Home Schooling and School Choice
Republicans support school-choice initiatives, because they give parents more control over their children’s education. For the same reason, they support home schooling. Support of school choice also includes support for learning options such as same-sex schools, full day school hours, and year-round schools, charter schools, and virtual schools. Giving these options at a K-12 level allows a child to get the best education for them, and will inevitably increase their chances of success in higher education.
Republicans are adamant supporters of the enforcement of laws designed to protect family rights in education, as well as privacy in education.
Republicans also support voluntary prayer in public schools, and opposes the Supreme Court’s ruling against it. There is republican legislation in place that guarantees equal access to school facilities by religious groups, and the party will work to guarantee that it is enforced.
No Child Left Behind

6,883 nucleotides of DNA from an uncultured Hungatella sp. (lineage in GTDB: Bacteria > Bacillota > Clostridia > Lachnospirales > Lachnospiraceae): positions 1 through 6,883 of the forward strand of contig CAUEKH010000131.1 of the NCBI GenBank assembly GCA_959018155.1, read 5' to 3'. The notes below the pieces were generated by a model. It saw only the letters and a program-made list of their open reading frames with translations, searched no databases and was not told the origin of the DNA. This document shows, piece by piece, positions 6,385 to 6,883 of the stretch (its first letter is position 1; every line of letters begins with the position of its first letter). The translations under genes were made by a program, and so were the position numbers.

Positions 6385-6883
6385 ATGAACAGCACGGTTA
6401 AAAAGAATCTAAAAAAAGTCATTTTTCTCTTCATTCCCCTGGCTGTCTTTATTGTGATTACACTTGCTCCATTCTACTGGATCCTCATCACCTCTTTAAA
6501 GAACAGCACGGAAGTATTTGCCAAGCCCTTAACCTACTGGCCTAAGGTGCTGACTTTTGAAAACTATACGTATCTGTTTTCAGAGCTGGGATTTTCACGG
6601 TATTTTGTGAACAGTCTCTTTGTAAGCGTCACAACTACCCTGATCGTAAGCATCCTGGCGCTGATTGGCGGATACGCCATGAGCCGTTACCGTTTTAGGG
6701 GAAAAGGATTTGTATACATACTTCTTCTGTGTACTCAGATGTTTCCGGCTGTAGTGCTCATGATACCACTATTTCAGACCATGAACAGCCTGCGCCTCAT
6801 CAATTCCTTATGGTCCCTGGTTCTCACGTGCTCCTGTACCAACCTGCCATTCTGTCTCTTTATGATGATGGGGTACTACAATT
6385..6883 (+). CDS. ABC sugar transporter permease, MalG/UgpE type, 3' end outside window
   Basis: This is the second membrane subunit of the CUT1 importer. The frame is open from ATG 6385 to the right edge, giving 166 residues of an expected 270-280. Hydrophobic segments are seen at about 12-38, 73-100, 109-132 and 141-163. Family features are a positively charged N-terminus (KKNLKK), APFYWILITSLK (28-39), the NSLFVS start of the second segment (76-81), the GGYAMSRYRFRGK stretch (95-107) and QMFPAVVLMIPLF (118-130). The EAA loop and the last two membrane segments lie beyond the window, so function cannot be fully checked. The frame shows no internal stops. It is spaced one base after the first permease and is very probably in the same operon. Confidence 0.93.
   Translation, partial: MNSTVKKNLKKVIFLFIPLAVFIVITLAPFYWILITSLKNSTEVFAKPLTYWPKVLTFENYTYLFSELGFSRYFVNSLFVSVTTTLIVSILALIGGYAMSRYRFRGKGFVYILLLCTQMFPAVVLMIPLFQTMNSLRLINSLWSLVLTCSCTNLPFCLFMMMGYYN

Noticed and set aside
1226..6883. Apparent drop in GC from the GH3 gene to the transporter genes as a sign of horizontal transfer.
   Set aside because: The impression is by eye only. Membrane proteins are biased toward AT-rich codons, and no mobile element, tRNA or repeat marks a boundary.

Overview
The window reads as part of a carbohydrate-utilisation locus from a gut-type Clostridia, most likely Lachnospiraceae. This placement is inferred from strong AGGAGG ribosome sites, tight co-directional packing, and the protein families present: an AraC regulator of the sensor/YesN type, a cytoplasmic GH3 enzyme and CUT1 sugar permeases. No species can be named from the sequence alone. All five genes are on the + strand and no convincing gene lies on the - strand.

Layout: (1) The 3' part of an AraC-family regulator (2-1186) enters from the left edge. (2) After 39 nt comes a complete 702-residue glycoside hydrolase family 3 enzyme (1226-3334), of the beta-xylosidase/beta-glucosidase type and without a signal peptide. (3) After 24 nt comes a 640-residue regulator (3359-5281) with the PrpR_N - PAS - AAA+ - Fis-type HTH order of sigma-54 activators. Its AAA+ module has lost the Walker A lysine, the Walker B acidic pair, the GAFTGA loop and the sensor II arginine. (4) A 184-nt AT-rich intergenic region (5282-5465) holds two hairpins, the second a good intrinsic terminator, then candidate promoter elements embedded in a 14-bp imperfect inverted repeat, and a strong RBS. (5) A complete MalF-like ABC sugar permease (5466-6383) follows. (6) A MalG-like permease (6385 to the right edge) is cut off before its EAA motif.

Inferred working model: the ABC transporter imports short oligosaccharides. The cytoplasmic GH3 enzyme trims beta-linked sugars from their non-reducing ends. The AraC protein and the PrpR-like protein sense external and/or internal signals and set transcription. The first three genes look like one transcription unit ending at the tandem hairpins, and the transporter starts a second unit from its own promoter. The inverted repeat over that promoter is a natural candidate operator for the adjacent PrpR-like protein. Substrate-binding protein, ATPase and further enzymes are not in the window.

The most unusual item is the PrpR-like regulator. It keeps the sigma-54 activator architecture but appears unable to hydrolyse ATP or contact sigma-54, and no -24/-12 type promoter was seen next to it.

Perhaps one of the best known educational reforms led by a republican is the No Child Left Behind Act of 2001, enacted by President George W. Bush. It supported standards-based educational reform, setting measurable goals and higher standards for schools to help improve educational outcomes for individual students. It required states to develop assessments for certain skills, as a way to measure school’s progress each year. In order to receive federal funding, a state must give students in select grades these assessments. Each state was left to set its own achievement standard, one was not set at a federal level. In opposition to general republican views, the act increased federal involvement in schools, as the annual testing, annual academic progress, report cards, teacher qualifications, and funding changes all now had involvement at the federal level. The Secretary of Education had the authority to waive various provisions of the No Child Left Behind Act, but it was the perception of many that Secretary of Education Arne Duncan was using this as a tool to force states to adopt the Obama administration’s agenda for education. This will hopefully be ended by the Student Success Act, which cut out many of the provisions states were seeking to have waived.